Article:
You are the owner of this article.
You have permission to edit this article.
Edit
featured

LTC facilities push on as pandemic taxes staff, residents

Nursing home employee: ‘It’s really like solitary confinement’

  • Updated
  • 2 min to read
primrose vehicle

PREVENTION — Retirement communities like Primrose have put stringent measures in place to help prevent the spread of COVID-19.

The COVID-19 pandemic has forced senior-living facilities in the community to adjust protocols, and for many, it is taking a toll.

As part of the demographic that is most vulnerable to COVID-19, retirement communities and long-term care facilities have, for the most part, closed their doors to the public and enacted stringent procedures in order to keep staff and residents healthy. According to Bobbi Bougher, an employee of a local nursing home, the changes have been abundant but necessary.

“There has been a ton of changes,” Bougher said. “Families are not allowed to visit right now. We encourage residents not to leave the facility. They’re eating in their rooms. They’re doing everything in their rooms. They’re really, and what can I say, it’s really like solitary confinement ... It’s for their safety. We do everything for them. We deliver their meals to their rooms now. They can’t come down to the community dining, and they don’t come down to community activities because they can’t come out of their rooms.”

According to Bougher, many of the residents she assists have been diagnosed with Alzheimer’s, leading to confusion and misunderstandings of the measures that have been taken to ensure their safety. Many, she said, believe COVID-19 is no more than a common cold or simply don’t believe it’s real at all.

Regardless of the hardships faced by facilities such as these, Bougher said that a “resident first” mentality has been adopted by many among the staff at facilities like hers.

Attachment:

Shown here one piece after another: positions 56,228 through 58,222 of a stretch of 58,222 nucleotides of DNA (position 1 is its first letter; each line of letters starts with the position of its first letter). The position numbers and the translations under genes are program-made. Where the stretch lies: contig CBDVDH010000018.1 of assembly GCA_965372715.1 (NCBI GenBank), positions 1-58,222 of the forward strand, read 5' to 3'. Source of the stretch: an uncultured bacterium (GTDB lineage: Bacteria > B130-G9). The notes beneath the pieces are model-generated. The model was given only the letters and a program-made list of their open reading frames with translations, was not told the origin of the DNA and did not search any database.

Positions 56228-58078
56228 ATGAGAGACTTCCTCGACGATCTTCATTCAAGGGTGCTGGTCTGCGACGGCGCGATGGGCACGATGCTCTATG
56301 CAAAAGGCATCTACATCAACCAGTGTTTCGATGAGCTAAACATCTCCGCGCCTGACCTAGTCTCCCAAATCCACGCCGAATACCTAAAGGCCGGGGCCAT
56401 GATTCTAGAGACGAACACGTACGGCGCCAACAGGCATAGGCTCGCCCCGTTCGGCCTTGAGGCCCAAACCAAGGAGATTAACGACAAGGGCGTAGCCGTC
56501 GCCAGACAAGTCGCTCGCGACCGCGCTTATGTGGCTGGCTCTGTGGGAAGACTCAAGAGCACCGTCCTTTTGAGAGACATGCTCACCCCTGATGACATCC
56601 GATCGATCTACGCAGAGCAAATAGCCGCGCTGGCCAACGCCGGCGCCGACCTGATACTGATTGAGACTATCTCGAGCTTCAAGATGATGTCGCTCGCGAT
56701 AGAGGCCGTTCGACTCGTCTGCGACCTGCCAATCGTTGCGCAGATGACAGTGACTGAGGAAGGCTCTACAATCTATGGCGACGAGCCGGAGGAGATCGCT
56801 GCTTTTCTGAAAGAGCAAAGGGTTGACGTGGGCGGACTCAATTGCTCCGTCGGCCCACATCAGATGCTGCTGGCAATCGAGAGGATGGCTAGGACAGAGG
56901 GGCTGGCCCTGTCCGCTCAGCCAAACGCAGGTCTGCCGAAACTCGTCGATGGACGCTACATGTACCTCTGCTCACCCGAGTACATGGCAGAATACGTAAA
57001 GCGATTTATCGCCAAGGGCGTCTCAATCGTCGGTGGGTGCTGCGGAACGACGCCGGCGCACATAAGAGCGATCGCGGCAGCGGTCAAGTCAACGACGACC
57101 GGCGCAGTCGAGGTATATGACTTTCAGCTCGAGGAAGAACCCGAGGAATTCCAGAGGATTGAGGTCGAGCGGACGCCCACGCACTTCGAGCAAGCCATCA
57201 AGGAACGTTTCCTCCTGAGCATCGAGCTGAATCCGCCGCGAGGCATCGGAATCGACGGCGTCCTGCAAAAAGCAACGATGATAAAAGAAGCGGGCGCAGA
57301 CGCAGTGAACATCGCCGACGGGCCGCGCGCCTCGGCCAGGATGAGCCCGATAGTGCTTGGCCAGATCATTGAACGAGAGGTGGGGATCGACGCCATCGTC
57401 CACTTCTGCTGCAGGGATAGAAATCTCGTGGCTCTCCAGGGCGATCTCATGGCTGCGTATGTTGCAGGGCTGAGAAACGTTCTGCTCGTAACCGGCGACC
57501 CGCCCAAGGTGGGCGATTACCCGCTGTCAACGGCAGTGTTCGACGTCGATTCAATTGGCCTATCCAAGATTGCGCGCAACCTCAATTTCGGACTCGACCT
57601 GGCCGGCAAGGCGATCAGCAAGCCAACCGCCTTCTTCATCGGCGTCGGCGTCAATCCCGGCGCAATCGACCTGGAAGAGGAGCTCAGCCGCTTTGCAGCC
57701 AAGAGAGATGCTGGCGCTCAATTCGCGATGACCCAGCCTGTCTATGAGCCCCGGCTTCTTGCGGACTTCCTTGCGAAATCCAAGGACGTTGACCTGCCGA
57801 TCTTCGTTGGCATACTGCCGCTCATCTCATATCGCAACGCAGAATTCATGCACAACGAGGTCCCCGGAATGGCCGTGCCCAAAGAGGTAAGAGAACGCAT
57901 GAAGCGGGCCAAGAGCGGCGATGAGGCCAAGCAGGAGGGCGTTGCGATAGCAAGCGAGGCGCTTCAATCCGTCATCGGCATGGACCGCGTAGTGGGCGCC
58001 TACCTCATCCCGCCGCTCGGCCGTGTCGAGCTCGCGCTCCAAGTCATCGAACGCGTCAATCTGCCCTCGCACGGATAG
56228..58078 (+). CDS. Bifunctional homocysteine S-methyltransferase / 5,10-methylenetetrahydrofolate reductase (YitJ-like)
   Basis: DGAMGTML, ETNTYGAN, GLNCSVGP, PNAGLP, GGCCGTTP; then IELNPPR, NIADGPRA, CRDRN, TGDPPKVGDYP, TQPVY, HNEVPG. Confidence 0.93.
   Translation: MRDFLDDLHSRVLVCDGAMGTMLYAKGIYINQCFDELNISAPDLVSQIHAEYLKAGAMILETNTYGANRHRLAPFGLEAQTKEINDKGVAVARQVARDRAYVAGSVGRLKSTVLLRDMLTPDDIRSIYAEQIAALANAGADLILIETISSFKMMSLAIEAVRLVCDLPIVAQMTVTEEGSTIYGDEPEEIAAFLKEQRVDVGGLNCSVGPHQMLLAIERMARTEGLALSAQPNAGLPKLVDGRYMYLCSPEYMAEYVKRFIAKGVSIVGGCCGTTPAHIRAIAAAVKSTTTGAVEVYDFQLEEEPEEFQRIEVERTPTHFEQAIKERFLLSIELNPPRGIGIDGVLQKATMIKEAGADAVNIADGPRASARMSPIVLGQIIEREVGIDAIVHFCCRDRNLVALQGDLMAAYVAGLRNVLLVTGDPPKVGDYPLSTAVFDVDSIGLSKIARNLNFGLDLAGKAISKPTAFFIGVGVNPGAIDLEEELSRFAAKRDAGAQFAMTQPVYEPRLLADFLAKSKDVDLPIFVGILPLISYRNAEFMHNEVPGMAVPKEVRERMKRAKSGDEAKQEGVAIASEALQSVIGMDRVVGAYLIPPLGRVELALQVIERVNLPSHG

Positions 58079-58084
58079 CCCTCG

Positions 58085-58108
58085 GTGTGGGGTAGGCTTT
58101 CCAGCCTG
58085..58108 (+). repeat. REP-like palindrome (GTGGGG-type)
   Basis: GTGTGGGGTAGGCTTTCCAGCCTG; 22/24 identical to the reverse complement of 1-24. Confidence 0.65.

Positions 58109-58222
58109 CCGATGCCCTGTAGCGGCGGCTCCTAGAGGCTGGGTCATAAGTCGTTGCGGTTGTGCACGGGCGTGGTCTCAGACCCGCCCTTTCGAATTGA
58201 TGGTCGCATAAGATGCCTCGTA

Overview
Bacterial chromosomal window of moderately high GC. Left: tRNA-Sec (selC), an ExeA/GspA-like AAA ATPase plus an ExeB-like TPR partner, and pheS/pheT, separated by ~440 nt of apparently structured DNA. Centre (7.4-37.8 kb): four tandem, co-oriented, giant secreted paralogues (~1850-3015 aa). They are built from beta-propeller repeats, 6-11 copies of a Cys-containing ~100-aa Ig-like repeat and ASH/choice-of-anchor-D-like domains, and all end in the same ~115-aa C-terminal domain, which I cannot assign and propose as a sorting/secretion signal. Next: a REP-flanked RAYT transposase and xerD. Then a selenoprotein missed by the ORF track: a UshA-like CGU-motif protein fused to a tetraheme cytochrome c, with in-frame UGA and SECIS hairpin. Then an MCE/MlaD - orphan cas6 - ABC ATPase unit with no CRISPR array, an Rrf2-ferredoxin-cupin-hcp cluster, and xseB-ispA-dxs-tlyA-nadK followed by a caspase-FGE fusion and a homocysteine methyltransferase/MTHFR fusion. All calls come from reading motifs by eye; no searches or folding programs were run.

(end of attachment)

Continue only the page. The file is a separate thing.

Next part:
Support Local Journalism

Now, more than ever, the world needs trustworthy reporting—but good journalism isn’t free. Please support us by making a contribution.

“Now the staff that we have seems extremely dedicated to the residents,” Bougher said. “Some of them you pretty much have to beg them to go home and sleep because they want to stay here, and they want to take care of the residents. They worry about them. They’re like our second family. We’re with them more than we are with our own families. So we get attached to them, and a lot of the people they will call in on their days off and say, ‘Hey, do you need help?’”

According to Primrose Sales Director Joni Delon, the assisted living facility she works at has implemented many precautionary measures to ensure safety among residents, including twice a day screenings of oxygen and temperature levels for both staff and residents and adopting stringent PPE requirements, such as gloves, masks, face shields, and gowns, and staying up to date with the latest CDC requirements.

“Primrose is following the recommendation of the CDC on prevention steps, including following strict handwashing procedures,” Delon said. We are also staying up to date with the CDC recommendations as they are updated. In addition, our regional and community nurses are in close contact with the local and state health departments and are following their guidance.”

Recently, Gov. Eric Holcomb released information detailing that the Indiana National Guard would begin deploying to some of the hardest-hit long-term care facilities to assist with testing, reporting, and health screenings. Beginning on Nov. 16, Waterford Place Heath Campus will be one of these facilities.

According to Director of Communications Brittany Hanson, members of the National Guard will support the facility with “administrative tasks” in order for the staff to focus solely on caring for the residents.